Chlorpheniramine / codeine / pseudoephedrine Pregnancy and Breastfeeding Warnings
Chlorpheniramine / codeine / pseudoephedrine is also known as: Co-Histine DH, Codahistine-DH Elixir, Codehist DH, Decohistine DH, Dihistine DH, Novadyne DH, Phenylhistine DH, Phenylhistine DH Expectorant, Ryna-C, Tricode AR, Zodryl DAC
Medically reviewed by Drugs.com. Last updated on Jan 6, 2020.
Chlorpheniramine / codeine / pseudoephedrine Pregnancy Warnings
Benefit should outweigh risk
-Prolonged use of opioids during pregnancy can result in physical dependence in the neonate; women should be advised of the risk of neonatal abstinence syndrome and ensure that appropriate treatment will be available.
-Pseudoephedrine use should be avoided during the first trimester.
Codeine has been shown to be embryolethal and fetotoxic in rats at maternally toxic doses. In the rabbit model, embryotoxicity and fetotoxicity were not observed. Prolonged use of opioids during pregnancy has resulted in babies being born physically dependent. Opioids administered to mothers shortly before delivery may result in some degree of newborn respiratory depression, especially with higher doses. Animal studies using chlorpheniramine at doses approximately 9 times the maximum recommended human daily dose have shown embryolethality. A small, but statistically significant association between maternal chlorpheniramine use and inguinal hernia and eye or ear anomalies in children was observed in a retrospective study, however, other studies have not shown this. In rabbits and rats, pseudoephedrine in doses of 35 and 50 times the human daily dose, respectively, have not produced teratogenic effects. Limited data in human pregnancy has shown an elevated risk of gastroschisis (defective closure of the abdominal wall) with first-trimester use; vascular disruption has been postulated as the aetiology. There are no adequate and well controlled studies in pregnant women.
Chlorpheniramine / codeine / pseudoephedrine Breastfeeding Warnings
The US FDA recommends against use of prescription codeine pain and cough medicines in breastfeeding women. This is due to serious reactions in breastfed infants including excess sleepiness, difficultly breastfeeding, or serious breathing problems that could result in death. The US FDA is considering regulatory action for OTC combination cough and cold products containing codeine.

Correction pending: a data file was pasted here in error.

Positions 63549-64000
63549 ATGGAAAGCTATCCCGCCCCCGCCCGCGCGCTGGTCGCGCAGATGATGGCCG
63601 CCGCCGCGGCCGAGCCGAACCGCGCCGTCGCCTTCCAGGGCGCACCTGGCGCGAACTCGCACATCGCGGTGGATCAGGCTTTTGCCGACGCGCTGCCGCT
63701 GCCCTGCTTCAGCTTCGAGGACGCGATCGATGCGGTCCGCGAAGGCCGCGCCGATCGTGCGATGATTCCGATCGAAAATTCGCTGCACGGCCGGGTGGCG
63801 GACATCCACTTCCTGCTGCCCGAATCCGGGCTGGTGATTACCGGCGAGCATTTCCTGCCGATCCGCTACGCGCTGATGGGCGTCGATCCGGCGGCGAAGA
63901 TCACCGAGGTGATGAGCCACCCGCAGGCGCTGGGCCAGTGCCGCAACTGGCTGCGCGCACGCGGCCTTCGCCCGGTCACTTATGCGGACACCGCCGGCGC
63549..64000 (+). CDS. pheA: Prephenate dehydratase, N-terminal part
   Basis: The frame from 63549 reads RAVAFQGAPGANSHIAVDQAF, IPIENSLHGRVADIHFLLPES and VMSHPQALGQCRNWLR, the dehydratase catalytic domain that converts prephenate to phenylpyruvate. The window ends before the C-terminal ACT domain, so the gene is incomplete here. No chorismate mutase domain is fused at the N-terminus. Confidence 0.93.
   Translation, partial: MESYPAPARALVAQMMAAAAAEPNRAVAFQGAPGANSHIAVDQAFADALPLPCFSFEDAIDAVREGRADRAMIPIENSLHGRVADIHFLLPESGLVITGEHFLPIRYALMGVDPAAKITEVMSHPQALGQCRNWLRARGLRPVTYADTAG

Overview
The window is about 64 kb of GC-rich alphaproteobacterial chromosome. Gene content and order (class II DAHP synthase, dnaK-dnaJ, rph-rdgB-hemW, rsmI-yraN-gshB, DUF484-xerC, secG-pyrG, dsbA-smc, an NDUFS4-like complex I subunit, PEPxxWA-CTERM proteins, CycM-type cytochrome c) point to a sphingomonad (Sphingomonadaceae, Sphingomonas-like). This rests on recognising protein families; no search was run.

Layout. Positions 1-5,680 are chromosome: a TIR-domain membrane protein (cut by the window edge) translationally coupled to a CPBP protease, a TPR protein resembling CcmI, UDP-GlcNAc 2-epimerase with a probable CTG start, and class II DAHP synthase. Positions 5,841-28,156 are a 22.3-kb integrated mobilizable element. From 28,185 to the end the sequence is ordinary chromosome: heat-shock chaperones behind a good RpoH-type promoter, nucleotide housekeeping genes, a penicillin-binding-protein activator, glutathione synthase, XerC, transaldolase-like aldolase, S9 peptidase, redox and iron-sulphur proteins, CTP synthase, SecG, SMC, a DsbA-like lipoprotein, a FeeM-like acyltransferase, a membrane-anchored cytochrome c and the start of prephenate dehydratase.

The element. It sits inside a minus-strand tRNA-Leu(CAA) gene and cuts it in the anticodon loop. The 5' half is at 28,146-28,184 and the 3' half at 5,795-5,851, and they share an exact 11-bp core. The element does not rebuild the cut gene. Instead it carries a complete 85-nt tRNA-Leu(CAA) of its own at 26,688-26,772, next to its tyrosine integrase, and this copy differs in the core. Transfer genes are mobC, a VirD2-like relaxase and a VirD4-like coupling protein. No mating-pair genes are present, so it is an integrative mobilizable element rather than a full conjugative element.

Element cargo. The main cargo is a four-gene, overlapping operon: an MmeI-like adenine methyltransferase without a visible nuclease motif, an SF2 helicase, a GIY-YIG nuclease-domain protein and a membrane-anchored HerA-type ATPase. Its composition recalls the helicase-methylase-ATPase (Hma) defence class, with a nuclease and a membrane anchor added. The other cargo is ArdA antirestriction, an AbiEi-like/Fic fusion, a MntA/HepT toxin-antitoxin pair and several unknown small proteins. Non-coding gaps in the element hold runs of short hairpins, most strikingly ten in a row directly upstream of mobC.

Codeine is present in breast milk and for women with normal codeine metabolism (normal CYP450 2D6 activity) the amount of codeine secreted is low and dose-dependent. However, in women who are ultra-rapid metabolizers of codeine (those with a specific CYP450 2D6 genotype) higher-than-expected serum levels of morphine (codeine's active metabolite) may be present in breast milk which may lead to dangerously high serum morphine levels in their breastfed infants. In most cases, a person's specific CYP450 2D6 genotype is unknown. Several small series and 1 small retrospective study suggest that codeine may be causative in episodes of apnea, bradycardia, and cyanosis in the first week of life. A death of a breastfeed infant due to respiratory depression has been reported; the mother was found to be a CYP450 2D6 ultrarapid metabolizer. The anticholinergic effect of chlorpheniramine may suppress lactation if taken prior to nursing. Single doses of pseudoephedrine are unlikely to harm a nursing infant, but may cause irritability or disturbed sleep; repeated doses may interfere with lactation in mothers who are having difficulties producing sufficient milk or in those whose lactation is not well established.
Use is not recommended
Comments: Breastfeeding is not recommended when taking codeine due to the risk of serious adverse reactions in breastfed infants.
References for pregnancy information
- Cerner Multum, Inc. "UK Summary of Product Characteristics." O 0
- "Product Information. Codeine Sulfate (codeine)." Lannett Company Inc, Philadelphia, PA.
- Smith CV, Rayburn WF, Anderson JC, Duckworth AF, Appel LL "Effect of a single dose of oral pseudoephedrine on uterine and fetal Doppler blood flow." Obstet Gynecol 76 (1990): 803-6
- Heinonen O, Slone D, Shapiro S; Kaufman DW ed. "Birth Defects and Drugs in Pregnancy." Littleton, MA: Publishing Sciences Group, Inc. (1977): 297
- "Product Information. Ryna-C Liquid (chlorpheniramine-pseudoephedrine)" Wallace Laboratories, Cranbury, NJ.
- Werler MM, Mitchell AA, Shapiro S "First trimester maternal medication use in relation to gastroschisis." Teratology 45 (1992): 361-7
References for breastfeeding information
- Seymour S "Joint Pulmonary-Allergy Drugs and Drug Safety and Risk Management Advisory Committee Meeting, FDA Introductory Remarks. Available from: URL: http://www.fda.gov/downloads/advisorycommittees/committeesmeetingmaterials/drugs/pulmonary-allergydrugsadvisorycom" ([2015, Dec 10]):
- United States National Library of Medicine "Toxnet. Toxicology Data Network. Available from: URL: http://toxnet.nlm.nih.gov/cgi-bin/sis/htmlgen?LACT." ([cited 2013 -]):
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